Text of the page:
Second, Josh approached the situation in a way that was firm while remaining respectful. Sometimes, we can fall prey to the idea that we’ll only be taken seriously if we are aggressive. While there are times when we need to take a hard-line stance, it is often the case that respectful assertiveness will go a long way in ensuring receptivity. Josh and I were extremely polite through our discussions, which ensured that we both gave the other space to hear and listen to each other.
Finally, and perhaps most importantly, there is a need for dialogue. Yes, we each have our own wants and needs. “Of course, everyone does, Michael”, you say in your head, “Are you saying that I don’t think of others?”. No, not at all, dear reader. What I am saying, however, is that it can be easy to gloss over what would best serve others for what we would like for ourselves, especially if we’re angry, tired, or stressed. And yet, putting in even a little effort to empathize with the other person can make a difficult interaction into a bearable one. In the example above, it didn’t come easy but I forced myself to see Josh’s perspective by literally writing it out. Talking with colleagues or friends for their opinion is another approach.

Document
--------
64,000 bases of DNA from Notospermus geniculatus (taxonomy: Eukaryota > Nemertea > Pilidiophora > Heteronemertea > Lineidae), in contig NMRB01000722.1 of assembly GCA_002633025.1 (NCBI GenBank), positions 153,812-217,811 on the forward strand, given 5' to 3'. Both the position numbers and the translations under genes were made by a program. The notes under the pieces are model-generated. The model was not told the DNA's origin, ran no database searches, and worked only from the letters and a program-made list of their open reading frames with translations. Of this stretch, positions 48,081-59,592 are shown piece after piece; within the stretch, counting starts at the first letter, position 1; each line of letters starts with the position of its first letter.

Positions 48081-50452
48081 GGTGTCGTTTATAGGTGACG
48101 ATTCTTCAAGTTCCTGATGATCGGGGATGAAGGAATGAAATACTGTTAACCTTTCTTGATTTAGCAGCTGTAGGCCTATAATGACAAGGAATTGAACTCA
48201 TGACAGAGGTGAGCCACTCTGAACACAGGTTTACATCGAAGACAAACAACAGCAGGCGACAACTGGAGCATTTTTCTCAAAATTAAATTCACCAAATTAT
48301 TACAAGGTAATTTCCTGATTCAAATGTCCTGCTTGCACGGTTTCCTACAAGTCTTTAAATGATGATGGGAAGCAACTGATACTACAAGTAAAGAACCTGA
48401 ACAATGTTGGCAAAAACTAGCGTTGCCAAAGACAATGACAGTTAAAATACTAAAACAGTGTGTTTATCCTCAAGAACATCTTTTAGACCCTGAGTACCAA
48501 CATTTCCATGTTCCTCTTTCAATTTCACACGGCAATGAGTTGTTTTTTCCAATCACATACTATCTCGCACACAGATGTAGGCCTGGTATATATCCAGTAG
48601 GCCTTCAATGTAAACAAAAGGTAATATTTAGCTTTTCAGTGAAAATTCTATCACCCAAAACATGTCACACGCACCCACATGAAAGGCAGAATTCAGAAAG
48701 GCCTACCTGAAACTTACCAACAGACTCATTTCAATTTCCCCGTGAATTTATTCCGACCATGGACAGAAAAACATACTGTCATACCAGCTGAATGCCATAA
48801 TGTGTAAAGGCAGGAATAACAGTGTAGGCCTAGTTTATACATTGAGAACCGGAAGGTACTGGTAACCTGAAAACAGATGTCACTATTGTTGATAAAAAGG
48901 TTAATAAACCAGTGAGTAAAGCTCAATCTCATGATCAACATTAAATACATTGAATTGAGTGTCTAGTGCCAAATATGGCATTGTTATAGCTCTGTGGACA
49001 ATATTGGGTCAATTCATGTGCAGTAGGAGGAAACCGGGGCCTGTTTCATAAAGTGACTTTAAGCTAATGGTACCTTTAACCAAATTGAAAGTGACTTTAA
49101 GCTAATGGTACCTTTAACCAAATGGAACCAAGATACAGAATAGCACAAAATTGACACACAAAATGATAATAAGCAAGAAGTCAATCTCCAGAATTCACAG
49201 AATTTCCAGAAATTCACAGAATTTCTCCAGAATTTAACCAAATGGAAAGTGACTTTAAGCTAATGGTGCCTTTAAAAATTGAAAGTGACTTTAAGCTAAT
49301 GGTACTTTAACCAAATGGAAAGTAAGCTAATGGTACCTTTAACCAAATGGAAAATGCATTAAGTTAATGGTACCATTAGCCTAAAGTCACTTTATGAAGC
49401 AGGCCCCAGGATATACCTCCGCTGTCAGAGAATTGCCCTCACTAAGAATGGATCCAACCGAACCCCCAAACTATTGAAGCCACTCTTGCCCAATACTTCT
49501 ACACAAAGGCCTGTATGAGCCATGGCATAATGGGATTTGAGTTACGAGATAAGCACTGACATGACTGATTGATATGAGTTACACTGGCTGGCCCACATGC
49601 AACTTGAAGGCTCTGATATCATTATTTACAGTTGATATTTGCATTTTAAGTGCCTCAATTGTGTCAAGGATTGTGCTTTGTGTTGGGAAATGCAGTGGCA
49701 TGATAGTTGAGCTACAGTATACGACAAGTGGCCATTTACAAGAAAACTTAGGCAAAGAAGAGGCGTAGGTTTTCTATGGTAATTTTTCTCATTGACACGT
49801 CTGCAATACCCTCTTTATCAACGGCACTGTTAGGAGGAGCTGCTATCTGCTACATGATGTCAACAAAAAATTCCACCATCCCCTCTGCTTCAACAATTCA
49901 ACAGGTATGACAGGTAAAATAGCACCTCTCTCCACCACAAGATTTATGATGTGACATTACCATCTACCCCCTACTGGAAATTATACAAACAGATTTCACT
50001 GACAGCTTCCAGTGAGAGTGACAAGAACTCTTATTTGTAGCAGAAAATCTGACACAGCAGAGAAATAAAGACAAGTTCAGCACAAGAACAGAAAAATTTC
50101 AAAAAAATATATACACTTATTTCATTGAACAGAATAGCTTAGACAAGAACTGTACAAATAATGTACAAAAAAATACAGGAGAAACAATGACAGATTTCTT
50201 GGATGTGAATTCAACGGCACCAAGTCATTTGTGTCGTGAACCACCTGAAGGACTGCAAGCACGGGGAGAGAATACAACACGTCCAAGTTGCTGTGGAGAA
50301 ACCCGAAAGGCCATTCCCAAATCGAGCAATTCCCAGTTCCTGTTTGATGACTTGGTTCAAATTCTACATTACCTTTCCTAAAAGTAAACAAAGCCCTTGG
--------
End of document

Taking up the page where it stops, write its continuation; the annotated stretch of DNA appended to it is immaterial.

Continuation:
As I come to the end of this article, I want to end with a reflection on my ongoing journey with effective communication. As I mentioned earlier, I have done work with my lab in the area of effective communication and medicine. Although useful, this work led primarily to theoretical knowledge. I provided the example of Josh to illustrate a milestone in my practical understanding of effective communication. This understanding has only grown from having experienced effective communication among the interactions with many of my fellow classmates and friends in QMed. I am fortunate to be surrounded by many effective communicators. There were many times where misunderstandings could have easily been blown out of proportion. Yet, we were able to resolve the issues amicably because we were direct, respectful, and empathetic with one another. In other words, we used effective communication. As we move throughout our training, especially in these strange, uncertain times of the COVID-19 era and beyond, I know that we’ll need to rely on effective communication more than ever. It’s easy for tensions to run high on the wards, when life is hectic and fast-paced. However, I am confident that effective communication will help us see it through.